A woman has lost a fight to inherit part of her late father's land. Instead the land goes to her sister-in-law.
Esther Wairimu Gichinga wanted a share of her father Kimotho Mukiria's 4.5 acres located in Murang’a town.
Ms Wairimu had argued that she had a share of the property equal to that of her brother James Wamae Kimotho's. Wamae is deceased.
Wairimu is the daughter of Mukiria, who died in 1979. After Mukiria's death, the land was left with Wamae, who was married to Annie Wambui.
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By the time Mukiria died, his daughter Wairimu was already married.
Survived by widow
Later, his son Wamae died, and left behind his widow Wambui and sister Wairimu to act as administrators for the property.
With Wairimu already married, Wambui and her children have occupied the land. The two differed when Wairimu demanded that the suit land be divided into two equal shares.
In 2014, 48 years after she was married, Wairimu laid a claim to a share of the land.
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Wambui then went to court insisting that in the absence of her husband, she was the real owner of her father-in-law's property.
She argued that her sister-in-law was not entitled to any share of the land, as she was married and had property to support her children.
She said she was the sole beneficiary of the property, as Mukiria had been survived by Wairimu and her husband Wamae, but the former no longer lived on the suit land.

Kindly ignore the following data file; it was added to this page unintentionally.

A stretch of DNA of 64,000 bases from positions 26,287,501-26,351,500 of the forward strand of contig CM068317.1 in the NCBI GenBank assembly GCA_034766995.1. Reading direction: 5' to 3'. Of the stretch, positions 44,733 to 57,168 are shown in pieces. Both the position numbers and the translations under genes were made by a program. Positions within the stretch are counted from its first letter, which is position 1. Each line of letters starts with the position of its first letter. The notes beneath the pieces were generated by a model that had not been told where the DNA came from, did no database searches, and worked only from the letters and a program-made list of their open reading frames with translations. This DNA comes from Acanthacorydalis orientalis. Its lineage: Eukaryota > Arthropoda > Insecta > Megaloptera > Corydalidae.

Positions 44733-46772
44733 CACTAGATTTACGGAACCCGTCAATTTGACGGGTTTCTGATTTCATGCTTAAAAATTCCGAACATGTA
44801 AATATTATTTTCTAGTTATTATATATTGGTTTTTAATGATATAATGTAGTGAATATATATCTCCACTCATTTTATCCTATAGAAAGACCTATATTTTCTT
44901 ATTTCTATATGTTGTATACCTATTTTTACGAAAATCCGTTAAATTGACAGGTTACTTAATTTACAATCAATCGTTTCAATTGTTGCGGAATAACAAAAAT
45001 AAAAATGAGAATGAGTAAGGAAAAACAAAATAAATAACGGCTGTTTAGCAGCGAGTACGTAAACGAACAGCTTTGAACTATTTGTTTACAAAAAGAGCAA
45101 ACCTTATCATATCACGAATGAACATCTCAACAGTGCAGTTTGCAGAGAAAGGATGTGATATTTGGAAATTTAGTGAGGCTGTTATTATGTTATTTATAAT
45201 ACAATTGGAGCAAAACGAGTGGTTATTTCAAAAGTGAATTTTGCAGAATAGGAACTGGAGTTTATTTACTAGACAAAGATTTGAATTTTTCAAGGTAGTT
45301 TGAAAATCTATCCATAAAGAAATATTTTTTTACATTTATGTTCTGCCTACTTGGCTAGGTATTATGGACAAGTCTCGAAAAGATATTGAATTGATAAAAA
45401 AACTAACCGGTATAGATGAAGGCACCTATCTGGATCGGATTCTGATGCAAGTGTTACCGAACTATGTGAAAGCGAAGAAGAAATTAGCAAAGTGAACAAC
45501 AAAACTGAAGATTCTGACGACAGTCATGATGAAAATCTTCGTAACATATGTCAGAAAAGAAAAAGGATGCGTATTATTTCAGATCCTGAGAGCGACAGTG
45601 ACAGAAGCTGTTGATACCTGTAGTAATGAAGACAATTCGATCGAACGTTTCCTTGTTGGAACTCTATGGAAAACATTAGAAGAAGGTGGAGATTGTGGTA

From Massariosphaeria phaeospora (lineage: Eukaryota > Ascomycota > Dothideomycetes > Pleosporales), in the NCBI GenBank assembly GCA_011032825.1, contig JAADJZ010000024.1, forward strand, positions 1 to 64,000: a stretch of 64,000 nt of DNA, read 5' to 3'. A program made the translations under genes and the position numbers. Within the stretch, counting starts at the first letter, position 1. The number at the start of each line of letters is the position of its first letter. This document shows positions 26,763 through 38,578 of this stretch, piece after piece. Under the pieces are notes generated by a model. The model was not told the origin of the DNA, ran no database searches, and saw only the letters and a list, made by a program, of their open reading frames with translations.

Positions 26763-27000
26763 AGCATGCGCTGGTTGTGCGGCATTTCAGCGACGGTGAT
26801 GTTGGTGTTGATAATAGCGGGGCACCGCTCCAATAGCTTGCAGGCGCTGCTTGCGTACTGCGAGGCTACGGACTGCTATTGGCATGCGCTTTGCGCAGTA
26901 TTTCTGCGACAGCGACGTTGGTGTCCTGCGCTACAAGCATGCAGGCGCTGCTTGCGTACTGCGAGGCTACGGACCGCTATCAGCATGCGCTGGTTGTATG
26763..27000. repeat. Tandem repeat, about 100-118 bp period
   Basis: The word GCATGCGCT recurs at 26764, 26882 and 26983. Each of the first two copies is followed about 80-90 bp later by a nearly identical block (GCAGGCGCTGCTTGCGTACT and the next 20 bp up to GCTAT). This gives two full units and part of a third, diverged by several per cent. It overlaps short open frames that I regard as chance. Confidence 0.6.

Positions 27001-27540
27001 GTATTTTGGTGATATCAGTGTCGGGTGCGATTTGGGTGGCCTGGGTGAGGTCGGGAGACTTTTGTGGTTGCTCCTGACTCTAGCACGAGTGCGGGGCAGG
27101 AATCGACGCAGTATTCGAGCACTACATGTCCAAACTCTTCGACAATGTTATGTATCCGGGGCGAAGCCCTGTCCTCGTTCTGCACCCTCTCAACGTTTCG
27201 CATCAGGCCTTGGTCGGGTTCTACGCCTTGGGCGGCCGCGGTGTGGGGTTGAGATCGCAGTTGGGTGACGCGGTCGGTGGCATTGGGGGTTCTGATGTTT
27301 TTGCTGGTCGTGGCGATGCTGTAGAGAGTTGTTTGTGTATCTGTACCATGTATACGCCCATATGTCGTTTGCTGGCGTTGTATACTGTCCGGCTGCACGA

Last month, High Court Judge Kanyi Kimondo agreed, ruling that Wambui was the bona fide owner of a prime piece of land in Murang’a town.
The court allowed Wambui to inherit her father-in-law's land, giving her absolute powers on the property in trust for her seven children.
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In his judgement, Justice Kanyi found that the suit land was the only asset that Wambui's deceased husband ever owned.
The judge noted that the circumstances in the matter militated against claims by Wairimu.
“The administrator (Wairimu) decided to claim her share of inheritance 48 years later. She was married in 1966 when her father was alive,” he noted.
Mukiria died 13 years after his daughter's marriage in 1966.
The judge observed that while Wairimu lived on her husband's property, her late brother's family lived on the suit land.
Wairimu had argued that the Kikuyu customary law gave her the right for a share of her father’s property.